This year’s debates have certainly entered some unchartered territory. The presidential debate turned into a middle school yelling match and the star of the vice president debate turned out to be fly. It proved yet again that nothing 2020 is full of surprises.
But as surprising as the debates were, I am certain of at least one thing: Very few people changed their minds. Now, if you were one of the people honestly on the fence, I apologize. But know this, you are mostly alone. More than any other election in my lifetime at least, people know who they are voting for and no debates are going to change that.
In fact, someone I follow on Facebook recently posted that exact sentiment (only his words were too colorful for this). Just trust me when I say the things he said wouldn’t change his mind should have been enough.
And that’s the point: they should be enough. His post then was a prideful boast that nothing could change his mind, but it left me asking if that is really such a good thing? Is it a faithful thing?
One of the things that scripture repeatedly calls us to is a thing called repentance. We often think of it as turning around. The actual Greek word is metaneo, and it means changing your mind. For the Christian, an unwillingness to change isn’t a good thing, but anti-gospel.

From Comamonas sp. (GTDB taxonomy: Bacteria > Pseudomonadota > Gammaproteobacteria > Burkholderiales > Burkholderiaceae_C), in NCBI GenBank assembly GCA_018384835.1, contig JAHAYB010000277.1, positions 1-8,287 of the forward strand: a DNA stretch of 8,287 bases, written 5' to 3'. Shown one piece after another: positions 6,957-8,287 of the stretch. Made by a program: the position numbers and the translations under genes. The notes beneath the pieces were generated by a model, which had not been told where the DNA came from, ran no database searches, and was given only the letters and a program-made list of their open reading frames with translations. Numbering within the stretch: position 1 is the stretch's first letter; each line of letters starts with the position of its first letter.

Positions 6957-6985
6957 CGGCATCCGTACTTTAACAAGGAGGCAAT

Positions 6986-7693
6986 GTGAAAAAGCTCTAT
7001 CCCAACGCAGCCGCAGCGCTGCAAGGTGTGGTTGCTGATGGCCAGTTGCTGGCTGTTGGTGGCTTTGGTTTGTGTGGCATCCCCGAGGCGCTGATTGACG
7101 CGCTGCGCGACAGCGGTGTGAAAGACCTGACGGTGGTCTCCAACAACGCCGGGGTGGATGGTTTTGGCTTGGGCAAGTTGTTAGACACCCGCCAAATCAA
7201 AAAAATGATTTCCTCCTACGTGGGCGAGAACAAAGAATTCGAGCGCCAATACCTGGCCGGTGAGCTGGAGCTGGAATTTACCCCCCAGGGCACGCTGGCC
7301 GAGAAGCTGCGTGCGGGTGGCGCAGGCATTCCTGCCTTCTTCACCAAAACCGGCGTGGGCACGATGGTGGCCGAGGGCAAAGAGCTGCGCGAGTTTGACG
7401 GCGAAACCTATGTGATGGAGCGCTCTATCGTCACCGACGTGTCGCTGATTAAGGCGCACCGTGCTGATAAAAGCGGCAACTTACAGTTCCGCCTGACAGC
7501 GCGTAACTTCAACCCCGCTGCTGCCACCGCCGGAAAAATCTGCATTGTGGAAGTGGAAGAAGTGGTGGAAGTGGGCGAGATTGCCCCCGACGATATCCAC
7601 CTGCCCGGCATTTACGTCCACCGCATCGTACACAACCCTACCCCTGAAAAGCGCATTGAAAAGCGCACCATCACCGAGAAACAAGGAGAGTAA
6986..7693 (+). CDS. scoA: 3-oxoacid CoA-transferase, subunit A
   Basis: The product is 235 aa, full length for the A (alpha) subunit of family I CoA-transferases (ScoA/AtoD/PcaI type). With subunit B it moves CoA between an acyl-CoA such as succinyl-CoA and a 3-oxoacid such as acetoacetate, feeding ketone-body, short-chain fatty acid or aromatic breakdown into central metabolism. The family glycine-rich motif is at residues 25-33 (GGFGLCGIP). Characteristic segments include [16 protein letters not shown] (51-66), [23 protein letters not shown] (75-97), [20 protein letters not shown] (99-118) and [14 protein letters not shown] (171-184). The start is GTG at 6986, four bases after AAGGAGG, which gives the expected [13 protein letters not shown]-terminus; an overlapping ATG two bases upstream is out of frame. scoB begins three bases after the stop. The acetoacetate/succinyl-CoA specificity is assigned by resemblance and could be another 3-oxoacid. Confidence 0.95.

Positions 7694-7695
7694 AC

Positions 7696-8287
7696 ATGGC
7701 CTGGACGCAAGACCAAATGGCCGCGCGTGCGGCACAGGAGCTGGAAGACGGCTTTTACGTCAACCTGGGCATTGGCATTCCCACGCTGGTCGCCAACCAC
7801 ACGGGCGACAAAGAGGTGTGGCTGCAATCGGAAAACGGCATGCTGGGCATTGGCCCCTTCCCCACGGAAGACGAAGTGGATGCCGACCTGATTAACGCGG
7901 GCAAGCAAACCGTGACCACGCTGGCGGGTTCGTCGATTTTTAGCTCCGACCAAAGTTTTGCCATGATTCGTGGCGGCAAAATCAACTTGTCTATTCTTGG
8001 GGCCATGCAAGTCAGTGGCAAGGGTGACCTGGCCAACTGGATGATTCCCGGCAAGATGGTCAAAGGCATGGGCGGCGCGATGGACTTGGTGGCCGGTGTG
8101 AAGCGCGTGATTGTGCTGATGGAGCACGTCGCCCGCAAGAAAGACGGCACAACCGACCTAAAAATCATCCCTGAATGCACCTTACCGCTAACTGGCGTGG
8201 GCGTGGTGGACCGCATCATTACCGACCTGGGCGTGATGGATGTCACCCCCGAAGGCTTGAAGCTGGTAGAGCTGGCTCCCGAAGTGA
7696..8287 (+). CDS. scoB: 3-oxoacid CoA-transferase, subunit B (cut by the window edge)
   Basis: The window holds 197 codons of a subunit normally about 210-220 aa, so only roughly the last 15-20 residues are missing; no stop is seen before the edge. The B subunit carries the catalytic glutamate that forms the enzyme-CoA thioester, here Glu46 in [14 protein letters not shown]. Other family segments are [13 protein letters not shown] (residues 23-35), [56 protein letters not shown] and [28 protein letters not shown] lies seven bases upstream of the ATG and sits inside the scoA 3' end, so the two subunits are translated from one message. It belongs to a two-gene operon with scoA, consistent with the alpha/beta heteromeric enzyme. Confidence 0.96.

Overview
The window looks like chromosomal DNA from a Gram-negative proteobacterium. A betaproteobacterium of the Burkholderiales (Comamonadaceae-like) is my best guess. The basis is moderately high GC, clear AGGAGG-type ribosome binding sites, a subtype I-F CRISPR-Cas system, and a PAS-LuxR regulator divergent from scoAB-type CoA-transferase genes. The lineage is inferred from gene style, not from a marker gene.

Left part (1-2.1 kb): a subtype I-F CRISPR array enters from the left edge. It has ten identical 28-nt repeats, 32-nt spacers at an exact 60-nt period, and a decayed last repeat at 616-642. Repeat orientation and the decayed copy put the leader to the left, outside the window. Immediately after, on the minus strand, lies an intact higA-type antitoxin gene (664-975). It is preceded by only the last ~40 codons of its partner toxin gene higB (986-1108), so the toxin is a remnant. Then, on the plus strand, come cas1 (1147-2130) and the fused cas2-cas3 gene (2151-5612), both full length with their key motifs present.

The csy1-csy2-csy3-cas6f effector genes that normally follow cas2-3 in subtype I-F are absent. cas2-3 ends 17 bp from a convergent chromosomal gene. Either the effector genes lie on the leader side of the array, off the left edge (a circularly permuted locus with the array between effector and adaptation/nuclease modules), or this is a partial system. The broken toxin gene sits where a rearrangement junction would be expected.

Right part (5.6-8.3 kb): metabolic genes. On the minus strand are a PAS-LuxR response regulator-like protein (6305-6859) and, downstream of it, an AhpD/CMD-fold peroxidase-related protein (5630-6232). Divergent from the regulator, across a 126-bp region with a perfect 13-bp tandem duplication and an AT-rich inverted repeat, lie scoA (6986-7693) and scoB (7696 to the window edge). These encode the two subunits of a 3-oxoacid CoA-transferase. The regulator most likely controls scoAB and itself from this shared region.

Jesus told the Pharisees a parable about a man with two sons. The man asked both to go work the field. The first said, “Yes,” but failed to go. The second said, “No,” but later changed his mind and went. Jesus asked, “Who did the will of the father?” The answer was clear (even to the Pharisees). Jesus responded to the Pharisees that tax collectors and prostitutes would enter heaven ahead of them for even after they saw God at work they would not “change their minds and believe.” (Matthew 21).
Are you willing to change your mind? Politically or personally. Are you willing to change your mind? I’m afraid too often the answer is no. We are certain we have it all figured out and we pride ourselves on our stubbornness. But the truth is that each of us are flawed, and that means that so are some of our opinions.
Forget the election, everyone knows who they want. But more than that, pay attention to the things you believe and reflect on them. Hold them to light. Listen to others. And in the end remember that changing your mind isn’t weakness, it’s repentance. And it’s faithful.
(Part 2: Remember It’s Changing Your Mind, Not Everyone Else’s)
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